Under the right atmospheric conditions, clouds can form in a distinctive but short-lived breaking wave pattern known as a Kelvin-Helmholtz cloud. The animation above shows the formation and breakdown of such a cloud over the course of 9 minutes early one morning in Colorado’s Front Range region. Kelvin-Helmholtz instabilities occur when fluid layers with different velocities and/or densities move past one another. Friction between the two layers moving past creates shear and causes the curling rolls seen above.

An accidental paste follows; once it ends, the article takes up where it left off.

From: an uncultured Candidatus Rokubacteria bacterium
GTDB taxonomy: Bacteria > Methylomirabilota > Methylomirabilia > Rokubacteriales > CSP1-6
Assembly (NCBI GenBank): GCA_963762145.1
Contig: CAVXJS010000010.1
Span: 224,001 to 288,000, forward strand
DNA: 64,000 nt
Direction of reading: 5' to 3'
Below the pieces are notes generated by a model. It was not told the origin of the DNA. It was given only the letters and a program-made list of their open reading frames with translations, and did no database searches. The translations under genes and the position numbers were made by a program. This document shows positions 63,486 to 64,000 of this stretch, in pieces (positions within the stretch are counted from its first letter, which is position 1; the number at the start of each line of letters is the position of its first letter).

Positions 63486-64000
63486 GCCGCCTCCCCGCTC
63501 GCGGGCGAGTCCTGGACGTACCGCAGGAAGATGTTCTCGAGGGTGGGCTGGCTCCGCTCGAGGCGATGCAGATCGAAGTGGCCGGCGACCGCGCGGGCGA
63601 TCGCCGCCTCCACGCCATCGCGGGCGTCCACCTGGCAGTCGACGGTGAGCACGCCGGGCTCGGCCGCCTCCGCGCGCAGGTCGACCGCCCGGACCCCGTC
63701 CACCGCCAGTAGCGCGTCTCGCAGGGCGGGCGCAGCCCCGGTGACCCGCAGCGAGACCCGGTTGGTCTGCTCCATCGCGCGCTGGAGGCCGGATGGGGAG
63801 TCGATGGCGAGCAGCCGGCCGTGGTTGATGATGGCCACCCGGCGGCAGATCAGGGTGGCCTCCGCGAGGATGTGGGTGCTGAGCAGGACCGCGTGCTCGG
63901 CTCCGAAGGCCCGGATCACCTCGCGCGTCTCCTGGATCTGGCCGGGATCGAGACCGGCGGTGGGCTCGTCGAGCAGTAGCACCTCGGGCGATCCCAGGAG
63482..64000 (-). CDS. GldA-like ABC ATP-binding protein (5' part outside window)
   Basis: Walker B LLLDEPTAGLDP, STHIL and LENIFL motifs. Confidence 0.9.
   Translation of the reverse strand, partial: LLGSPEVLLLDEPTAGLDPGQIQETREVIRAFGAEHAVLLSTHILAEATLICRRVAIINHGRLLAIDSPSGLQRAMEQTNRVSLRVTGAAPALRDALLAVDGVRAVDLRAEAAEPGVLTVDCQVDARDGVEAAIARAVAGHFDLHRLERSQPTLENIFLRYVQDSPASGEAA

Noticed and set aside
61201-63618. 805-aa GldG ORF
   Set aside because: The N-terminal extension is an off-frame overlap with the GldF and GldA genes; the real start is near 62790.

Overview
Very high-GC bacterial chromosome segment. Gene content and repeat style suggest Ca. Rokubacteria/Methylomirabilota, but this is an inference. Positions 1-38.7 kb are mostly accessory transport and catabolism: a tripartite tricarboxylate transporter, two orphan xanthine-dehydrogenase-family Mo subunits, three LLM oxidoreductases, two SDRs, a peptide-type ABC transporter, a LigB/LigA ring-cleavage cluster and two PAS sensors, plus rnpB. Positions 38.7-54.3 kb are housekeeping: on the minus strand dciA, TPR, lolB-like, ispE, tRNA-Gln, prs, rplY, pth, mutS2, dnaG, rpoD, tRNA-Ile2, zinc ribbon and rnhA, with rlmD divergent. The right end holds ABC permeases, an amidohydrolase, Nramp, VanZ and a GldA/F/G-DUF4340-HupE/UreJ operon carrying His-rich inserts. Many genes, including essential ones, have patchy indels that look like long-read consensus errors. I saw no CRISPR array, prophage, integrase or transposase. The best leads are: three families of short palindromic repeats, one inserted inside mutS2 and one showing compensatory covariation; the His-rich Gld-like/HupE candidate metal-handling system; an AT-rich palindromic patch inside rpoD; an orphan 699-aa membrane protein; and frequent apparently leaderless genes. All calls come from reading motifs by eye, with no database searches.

In the background, you can also see a foehn wall cloud low to the horizon. This type of cloud forms downwind of the Rocky Mountains after warm, moist Chinook winds are forced up over the mountains, cool, and then condense and sink in the mountains’ wake. (Image credit and submission: J. Straccia, more info)